Links between Social Behavior and Drug Use
A recent study showed a correlation between a teen’s lack of sleep and their likelihood for experimenting with drugs such as marijuana.
Teens are heavily influenced by the actions and feelings of people around them. Studies have shown that behavior patterns can spread “virally” through groups of teen friends — behaviors such as being happy, obesity or smoking can influence a teen’s friends and also multiple degrees of separation within a social network. Teens can be good or bad influences on each other, either creating positive environments or leading social groups down the path of drug abuse and addiction treatment.
Recently, researchers at the University California, San Diego and Harvard University mapped the social networks of 8,349 students in grades 7 through 12, specifically targeting the behaviors of drug use and sleep patterns. One finding was that clusters of poor sleep patterns and the type of marijuana use that leads to drug rehabs could extend to four degrees of separation within a social network (i.e. a friend’s friend’s friend’s friend.)
The study also showed an interesting correlation between a lack of sleep and drug use that could end with treatment in a drug addiction center. The study showed that teens who are at the center of a social group are at a greater risk to not get enough sleep. This, in turn, led them to be more likely to use drugs like marijuana and end up with a drug addiction that could cause them to end up in drug or alcohol rehabs.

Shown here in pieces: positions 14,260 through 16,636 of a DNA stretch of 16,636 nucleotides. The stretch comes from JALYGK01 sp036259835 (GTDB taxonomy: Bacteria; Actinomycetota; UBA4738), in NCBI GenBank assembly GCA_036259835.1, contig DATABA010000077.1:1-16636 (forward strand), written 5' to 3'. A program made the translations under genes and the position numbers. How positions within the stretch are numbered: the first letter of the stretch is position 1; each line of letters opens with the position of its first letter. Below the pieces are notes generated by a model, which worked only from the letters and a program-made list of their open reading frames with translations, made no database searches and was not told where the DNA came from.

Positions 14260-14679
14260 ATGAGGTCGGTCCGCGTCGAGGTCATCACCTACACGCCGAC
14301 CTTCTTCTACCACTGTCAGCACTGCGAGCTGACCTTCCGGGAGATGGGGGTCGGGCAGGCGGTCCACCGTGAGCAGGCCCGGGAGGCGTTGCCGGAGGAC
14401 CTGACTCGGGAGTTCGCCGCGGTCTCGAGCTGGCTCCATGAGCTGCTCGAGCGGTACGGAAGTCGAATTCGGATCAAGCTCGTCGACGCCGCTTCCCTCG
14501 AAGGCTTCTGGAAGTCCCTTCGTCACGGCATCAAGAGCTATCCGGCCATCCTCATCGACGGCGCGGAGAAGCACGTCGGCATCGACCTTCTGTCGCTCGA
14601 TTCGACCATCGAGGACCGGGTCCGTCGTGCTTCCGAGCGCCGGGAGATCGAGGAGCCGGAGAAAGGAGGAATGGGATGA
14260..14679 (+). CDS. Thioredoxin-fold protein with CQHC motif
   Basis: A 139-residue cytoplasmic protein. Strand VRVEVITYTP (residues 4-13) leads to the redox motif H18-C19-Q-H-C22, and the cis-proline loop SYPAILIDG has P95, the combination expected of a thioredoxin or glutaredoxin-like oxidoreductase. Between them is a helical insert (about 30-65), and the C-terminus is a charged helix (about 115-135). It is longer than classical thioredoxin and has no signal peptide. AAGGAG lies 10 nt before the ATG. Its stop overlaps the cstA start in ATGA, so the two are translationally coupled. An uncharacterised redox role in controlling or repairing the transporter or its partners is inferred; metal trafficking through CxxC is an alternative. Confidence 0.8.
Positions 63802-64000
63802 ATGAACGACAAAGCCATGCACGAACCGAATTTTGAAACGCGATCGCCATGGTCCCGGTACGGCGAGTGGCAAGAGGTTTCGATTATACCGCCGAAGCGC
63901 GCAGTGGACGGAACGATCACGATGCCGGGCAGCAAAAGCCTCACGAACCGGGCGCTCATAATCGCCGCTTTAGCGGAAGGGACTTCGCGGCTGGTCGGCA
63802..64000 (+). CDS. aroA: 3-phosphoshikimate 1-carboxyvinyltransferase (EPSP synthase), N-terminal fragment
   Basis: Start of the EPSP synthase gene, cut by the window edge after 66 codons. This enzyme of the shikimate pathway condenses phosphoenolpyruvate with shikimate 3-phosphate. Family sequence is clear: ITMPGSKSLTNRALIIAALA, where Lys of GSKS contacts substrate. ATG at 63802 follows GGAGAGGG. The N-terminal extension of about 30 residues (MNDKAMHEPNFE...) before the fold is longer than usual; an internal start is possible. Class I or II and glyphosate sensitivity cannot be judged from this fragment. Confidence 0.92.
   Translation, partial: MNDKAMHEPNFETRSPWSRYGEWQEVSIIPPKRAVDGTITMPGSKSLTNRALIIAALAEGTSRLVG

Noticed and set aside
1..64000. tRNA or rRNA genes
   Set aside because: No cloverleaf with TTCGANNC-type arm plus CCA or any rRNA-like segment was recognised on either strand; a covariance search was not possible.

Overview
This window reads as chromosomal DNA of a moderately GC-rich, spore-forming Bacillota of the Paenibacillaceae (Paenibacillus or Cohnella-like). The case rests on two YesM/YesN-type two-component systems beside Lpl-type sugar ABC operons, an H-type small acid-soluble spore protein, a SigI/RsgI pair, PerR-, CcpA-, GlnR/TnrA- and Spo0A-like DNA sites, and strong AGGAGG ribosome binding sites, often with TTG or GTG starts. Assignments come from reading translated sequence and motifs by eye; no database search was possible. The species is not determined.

Sara C. Mednick, PhD, assistant professor of psychiatry at the University of California, San Diego School of Medicine and the VA San Diego Healthcare System, said in a press release that the study shows that behaviors are connected, and that even something as seemingly benign as teens not getting enough sleep could wind up influencing behaviors that end with them in an addiction treatment program.
“Our behaviors are connected to each other and we need to start thinking about how one behavior affects our lives on many levels,” said Sara C. Mednick, PhD, assistant professor of psychiatry at the University of California, San Diego School of Medicine and the VA San Diego Healthcare System. “Therefore, when parents, schools and law enforcement want to look for ways to influence one outcome, such as drug use, our research suggests that targeting another behavior, like sleep, may have a positive influence. They should be promoting healthy sleep habits that eliminate behaviors which interfere with sleep: take the TV out of the child’s bedroom, limit computer and phone usage to daytime and early evening hours, and promote napping.”
The study challenges previous notions that drug use such as marijuana was linked to excessive sleep. These results could also change how teens are handled during their stint in an addiction program, with an extra emphasis placed on making sure teens get enough sleep.